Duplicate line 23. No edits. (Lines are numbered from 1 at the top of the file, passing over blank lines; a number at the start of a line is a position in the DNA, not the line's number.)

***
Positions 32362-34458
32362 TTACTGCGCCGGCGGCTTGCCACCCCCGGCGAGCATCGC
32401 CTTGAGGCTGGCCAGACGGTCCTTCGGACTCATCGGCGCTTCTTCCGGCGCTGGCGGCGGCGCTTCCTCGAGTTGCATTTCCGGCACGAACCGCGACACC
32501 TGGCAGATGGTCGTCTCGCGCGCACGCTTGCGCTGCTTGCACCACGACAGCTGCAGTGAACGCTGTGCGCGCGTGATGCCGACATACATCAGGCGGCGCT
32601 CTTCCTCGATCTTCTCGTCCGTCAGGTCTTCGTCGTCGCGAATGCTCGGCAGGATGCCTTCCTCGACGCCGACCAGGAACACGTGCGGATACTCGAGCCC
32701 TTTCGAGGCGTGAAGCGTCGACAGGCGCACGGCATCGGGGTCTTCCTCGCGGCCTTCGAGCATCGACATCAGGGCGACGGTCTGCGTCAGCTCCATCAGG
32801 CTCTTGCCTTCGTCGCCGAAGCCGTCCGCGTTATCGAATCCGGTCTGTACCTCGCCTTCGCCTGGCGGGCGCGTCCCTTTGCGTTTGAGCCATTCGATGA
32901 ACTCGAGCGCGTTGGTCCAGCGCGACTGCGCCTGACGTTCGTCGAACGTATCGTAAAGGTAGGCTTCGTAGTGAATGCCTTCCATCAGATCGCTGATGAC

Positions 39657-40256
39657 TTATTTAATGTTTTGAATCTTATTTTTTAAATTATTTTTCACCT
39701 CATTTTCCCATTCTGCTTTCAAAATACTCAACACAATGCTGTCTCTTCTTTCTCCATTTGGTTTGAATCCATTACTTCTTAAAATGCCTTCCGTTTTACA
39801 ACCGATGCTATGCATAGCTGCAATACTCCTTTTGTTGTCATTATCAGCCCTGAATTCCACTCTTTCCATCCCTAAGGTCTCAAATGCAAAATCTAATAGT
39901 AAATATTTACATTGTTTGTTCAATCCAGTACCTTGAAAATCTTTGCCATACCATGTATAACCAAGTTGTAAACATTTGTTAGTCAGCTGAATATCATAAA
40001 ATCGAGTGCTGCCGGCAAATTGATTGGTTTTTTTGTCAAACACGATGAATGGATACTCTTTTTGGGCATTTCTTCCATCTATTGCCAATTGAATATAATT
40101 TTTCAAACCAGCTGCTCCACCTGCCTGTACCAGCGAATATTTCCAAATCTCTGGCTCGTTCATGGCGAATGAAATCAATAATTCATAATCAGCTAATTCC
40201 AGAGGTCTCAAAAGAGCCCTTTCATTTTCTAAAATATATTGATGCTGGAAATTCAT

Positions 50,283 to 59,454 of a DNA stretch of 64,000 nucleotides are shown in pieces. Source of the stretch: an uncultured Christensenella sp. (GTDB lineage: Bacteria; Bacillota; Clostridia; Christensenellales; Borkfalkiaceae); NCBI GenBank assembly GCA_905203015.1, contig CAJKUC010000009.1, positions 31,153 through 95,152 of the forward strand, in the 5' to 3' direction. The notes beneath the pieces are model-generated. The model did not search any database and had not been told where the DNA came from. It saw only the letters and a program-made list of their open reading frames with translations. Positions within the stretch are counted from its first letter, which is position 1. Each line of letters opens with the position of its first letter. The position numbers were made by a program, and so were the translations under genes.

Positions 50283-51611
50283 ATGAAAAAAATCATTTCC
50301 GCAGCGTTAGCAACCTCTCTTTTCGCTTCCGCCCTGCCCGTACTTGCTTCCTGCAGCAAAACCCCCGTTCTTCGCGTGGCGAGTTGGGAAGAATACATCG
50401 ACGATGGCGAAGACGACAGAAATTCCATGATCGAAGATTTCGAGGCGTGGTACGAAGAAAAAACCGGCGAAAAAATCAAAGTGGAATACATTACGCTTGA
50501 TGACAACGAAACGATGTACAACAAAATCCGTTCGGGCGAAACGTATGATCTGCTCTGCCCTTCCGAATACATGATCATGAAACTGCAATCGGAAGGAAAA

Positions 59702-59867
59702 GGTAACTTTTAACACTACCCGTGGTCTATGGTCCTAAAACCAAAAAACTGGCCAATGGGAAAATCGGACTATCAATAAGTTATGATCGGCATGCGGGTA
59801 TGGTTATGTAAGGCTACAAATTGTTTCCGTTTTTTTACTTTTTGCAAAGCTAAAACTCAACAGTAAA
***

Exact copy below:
Positions 59702-59867